There are concerns about China’s Arctic strategy internationally, and it is often perceived alongside Russian militarization of the Arctic as a dual threat to the established international order. In a recent report, the United States Coast Guard (USCG) names China as a threat to American interests in the Arctic, labeling it—together with Russia— a challenge “to the rules-based international order around the globe [causing] concern of similar infringement to the continued peaceful stability of the Arctic region”, drawing parallels to Chinese conduct in the South China Sea (SCS) and East China Sea (ECS).

China will soon start building a 30,000-tonne nuclear-powered ship described in the tender documents as an “experimental platform”. This follows the approach that the former Soviet Union took in its development of nuclear aircraft carriers. The Soviets had built five nuclear icebreakers before cutting steel in 1988 for their first nuclear carrier Ulyanovsk, which was never completed.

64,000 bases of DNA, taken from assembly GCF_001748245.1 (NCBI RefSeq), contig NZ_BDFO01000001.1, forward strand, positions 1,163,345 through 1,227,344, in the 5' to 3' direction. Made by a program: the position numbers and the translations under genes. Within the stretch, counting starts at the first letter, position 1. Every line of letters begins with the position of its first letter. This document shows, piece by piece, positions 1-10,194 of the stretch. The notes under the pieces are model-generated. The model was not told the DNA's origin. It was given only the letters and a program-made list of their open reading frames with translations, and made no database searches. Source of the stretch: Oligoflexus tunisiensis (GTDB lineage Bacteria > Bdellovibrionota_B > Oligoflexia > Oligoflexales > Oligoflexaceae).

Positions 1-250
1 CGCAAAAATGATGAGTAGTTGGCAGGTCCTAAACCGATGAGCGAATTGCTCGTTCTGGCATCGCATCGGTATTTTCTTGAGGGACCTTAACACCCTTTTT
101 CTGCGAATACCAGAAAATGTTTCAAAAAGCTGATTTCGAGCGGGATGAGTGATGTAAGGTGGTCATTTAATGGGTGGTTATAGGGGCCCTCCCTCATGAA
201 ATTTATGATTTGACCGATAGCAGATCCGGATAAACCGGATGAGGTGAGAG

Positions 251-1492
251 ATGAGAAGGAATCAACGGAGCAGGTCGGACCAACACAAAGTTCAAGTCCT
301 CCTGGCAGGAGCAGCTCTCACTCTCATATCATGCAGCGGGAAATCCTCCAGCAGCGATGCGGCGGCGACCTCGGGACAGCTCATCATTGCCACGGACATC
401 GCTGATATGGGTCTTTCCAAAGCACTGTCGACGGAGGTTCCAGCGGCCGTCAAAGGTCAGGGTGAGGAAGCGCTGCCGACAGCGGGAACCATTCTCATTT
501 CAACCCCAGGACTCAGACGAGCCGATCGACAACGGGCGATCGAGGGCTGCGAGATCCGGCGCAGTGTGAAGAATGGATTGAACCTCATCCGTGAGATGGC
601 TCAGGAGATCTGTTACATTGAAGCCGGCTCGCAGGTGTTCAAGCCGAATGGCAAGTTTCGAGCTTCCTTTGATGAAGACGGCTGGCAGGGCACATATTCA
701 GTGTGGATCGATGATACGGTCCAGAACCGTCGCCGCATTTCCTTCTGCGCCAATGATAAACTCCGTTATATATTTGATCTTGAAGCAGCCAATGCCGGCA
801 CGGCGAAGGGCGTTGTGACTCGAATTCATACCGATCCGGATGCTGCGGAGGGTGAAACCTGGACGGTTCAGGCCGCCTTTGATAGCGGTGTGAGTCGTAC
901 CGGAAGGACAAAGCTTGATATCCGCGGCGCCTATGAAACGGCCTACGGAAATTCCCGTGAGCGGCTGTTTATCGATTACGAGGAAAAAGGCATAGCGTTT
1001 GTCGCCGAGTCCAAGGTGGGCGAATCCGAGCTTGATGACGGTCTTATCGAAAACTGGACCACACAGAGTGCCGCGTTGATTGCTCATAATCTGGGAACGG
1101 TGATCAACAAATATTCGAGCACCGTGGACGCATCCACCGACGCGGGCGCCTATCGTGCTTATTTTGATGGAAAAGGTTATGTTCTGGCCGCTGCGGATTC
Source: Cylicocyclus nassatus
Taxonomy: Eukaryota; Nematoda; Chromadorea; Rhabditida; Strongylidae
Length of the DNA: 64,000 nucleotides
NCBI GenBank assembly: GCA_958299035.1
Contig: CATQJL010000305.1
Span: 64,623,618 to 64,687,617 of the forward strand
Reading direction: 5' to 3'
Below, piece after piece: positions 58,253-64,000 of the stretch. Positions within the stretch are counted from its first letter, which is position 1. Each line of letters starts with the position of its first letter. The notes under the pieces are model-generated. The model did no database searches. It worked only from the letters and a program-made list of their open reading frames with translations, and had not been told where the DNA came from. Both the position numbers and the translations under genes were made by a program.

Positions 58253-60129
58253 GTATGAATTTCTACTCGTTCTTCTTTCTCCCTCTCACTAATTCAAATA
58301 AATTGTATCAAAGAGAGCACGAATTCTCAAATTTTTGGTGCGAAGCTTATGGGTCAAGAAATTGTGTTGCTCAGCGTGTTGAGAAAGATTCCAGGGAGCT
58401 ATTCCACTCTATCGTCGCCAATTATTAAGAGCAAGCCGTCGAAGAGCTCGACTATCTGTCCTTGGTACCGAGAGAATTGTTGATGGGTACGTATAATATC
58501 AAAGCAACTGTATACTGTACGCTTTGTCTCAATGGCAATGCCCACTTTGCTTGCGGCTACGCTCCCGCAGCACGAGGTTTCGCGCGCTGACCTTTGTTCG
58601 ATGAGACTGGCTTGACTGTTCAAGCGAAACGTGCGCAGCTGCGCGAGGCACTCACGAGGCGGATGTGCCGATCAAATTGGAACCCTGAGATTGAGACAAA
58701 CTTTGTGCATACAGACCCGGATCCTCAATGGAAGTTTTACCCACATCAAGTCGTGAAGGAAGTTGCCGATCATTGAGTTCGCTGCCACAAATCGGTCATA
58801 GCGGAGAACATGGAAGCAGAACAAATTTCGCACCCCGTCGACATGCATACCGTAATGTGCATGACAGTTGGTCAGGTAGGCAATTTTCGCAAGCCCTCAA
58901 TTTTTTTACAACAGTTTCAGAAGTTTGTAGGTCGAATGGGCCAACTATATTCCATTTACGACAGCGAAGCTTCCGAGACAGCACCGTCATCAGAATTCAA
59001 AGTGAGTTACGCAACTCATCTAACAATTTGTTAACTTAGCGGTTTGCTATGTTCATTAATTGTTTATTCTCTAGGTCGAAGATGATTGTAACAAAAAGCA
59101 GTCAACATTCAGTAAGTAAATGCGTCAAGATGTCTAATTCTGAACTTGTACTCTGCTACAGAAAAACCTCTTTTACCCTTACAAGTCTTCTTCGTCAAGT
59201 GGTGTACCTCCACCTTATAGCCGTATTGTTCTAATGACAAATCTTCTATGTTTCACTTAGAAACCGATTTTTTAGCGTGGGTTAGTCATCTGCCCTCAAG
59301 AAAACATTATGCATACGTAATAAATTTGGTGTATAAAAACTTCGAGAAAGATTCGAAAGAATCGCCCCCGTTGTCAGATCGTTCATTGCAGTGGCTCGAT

The Increasing Security Focus in China’s Arctic Policy

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